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Sen. Cornyn Unfairly Maligns Consumer Watchdog Agency

Summary:
On the third day of Brett Kavanaugh’s Supreme Court confirmation hearing, Senator John Cornyn trotted out what has become a staple GOP criticism of the nation’s consumer watchdog agency, the Consumer Financial Protection Bureau. The agency, Cornyn lamented, has “vast powers to get into the personal financial information of every American… really more authority than ...

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On the third day of Brett Kavanaugh’s Supreme Court confirmation hearing, Senator John Cornyn trotted out what has become a staple GOP criticism of the nation’s consumer watchdog agency, the Consumer Financial Protection Bureau. The agency, Cornyn lamented, has “vast powers to get into the personal financial information of every American… really more authority than we would ever give any of our intelligence agencies.” It’s a charge that has been echoed by several of his compatriots on the right, including Chairman of the Senate Committee on Banking, Housing and Urban Affairs, Mike Crapo.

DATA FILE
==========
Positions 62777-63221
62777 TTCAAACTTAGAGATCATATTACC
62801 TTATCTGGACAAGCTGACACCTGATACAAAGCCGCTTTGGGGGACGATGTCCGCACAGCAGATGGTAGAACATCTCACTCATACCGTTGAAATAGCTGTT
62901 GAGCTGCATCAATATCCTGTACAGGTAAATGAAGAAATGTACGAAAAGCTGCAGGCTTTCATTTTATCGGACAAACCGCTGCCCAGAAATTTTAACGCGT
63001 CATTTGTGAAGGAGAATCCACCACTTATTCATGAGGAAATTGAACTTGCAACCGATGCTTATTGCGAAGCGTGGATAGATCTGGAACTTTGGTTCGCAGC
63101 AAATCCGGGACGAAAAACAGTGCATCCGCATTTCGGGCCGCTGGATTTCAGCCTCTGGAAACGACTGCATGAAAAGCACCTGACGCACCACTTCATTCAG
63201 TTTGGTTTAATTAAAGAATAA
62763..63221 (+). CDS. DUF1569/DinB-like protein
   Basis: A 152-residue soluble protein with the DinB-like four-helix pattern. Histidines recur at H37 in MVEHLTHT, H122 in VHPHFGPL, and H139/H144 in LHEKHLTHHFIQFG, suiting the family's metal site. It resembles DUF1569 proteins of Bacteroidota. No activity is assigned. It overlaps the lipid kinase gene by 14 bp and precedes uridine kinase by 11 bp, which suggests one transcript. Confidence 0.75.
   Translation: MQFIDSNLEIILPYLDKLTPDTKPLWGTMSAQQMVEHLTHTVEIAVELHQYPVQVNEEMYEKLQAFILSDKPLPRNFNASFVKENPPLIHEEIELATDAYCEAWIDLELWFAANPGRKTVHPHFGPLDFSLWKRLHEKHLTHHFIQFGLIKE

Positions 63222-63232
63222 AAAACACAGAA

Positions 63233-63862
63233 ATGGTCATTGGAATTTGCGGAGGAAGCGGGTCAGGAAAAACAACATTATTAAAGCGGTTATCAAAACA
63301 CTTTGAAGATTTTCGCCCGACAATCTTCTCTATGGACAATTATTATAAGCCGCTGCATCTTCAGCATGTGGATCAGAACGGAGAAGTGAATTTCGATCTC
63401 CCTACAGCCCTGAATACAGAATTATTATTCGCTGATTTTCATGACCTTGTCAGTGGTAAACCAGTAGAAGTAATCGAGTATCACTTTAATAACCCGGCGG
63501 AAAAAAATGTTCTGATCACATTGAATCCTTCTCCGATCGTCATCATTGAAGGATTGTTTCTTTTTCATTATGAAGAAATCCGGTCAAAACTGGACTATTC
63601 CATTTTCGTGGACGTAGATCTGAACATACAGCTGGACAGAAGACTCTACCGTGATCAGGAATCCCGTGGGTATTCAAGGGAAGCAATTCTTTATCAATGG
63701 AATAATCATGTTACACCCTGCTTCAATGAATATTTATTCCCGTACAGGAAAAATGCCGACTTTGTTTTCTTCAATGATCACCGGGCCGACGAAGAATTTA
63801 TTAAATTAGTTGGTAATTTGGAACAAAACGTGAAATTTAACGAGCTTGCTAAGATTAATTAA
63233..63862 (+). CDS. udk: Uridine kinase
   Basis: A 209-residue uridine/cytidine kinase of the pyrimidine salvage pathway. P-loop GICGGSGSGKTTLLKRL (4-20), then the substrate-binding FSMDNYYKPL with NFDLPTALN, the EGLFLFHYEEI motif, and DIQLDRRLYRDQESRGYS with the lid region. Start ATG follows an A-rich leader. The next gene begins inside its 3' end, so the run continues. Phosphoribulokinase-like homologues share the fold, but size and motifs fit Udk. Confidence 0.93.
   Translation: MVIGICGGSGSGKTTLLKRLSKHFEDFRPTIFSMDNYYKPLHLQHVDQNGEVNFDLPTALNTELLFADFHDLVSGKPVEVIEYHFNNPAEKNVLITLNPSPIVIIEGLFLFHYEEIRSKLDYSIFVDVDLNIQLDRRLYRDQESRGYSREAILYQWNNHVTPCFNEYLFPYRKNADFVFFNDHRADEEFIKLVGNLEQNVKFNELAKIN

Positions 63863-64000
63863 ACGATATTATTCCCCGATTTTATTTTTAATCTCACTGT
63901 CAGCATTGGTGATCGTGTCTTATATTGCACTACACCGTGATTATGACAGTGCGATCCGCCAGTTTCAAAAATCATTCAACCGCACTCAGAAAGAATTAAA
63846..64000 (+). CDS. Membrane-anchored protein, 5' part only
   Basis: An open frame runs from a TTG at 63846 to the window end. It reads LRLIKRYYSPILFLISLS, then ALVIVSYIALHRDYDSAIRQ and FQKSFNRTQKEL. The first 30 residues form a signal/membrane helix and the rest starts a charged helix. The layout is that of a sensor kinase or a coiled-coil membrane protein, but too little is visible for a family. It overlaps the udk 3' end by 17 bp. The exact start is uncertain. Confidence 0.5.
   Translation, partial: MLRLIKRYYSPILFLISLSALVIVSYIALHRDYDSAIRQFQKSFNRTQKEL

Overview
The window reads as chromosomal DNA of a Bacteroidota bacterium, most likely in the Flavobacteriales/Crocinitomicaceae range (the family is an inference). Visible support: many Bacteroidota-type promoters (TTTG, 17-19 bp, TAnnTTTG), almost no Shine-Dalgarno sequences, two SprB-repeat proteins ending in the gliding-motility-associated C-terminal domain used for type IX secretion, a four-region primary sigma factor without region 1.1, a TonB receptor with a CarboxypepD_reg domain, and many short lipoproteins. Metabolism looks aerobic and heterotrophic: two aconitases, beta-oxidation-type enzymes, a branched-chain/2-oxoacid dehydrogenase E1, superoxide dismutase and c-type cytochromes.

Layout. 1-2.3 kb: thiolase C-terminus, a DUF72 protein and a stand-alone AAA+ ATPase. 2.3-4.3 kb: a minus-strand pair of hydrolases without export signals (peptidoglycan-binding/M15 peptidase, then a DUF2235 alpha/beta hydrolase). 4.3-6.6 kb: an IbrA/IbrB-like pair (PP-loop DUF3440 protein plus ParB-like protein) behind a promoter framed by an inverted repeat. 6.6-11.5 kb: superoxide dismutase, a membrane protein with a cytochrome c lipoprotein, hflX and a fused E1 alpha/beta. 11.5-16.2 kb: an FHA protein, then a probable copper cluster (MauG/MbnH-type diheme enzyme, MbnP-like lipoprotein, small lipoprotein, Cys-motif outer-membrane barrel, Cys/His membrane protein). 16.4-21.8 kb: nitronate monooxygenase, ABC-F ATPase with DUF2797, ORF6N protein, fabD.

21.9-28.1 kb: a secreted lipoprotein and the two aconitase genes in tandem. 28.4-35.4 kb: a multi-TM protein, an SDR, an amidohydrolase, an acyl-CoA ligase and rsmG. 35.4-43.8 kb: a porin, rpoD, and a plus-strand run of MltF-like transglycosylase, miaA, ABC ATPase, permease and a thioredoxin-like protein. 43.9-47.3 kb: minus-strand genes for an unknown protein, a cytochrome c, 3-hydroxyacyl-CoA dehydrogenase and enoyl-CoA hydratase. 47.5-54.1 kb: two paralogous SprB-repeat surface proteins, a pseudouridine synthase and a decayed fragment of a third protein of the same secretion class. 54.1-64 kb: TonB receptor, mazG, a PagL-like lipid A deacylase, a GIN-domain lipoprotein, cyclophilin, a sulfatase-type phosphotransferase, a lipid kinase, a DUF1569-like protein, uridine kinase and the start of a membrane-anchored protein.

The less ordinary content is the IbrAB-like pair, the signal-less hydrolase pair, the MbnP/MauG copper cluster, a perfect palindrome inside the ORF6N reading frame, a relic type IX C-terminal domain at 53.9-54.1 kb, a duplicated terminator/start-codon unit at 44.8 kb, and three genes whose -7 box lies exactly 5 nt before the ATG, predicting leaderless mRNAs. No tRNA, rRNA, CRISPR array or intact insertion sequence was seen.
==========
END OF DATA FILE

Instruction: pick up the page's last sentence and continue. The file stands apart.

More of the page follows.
The Consumer Financial Protection Bureau has drawn the ire of Wall Street executives and their allies on Capitol Hill since its inception. Formed in the wake of the 2007-08 financial crisis as part of the Dodd–Frank Wall Street Reform and Consumer Protection Act, the Bureau is tasked with regulating financial products and services and protecting consumers from abusive practices by financial institutions. This has resulted in the return of nearly $2 billion to customers who were duped by credit card companies and refunds of over $60 million to Americans extorted by debt collectors.

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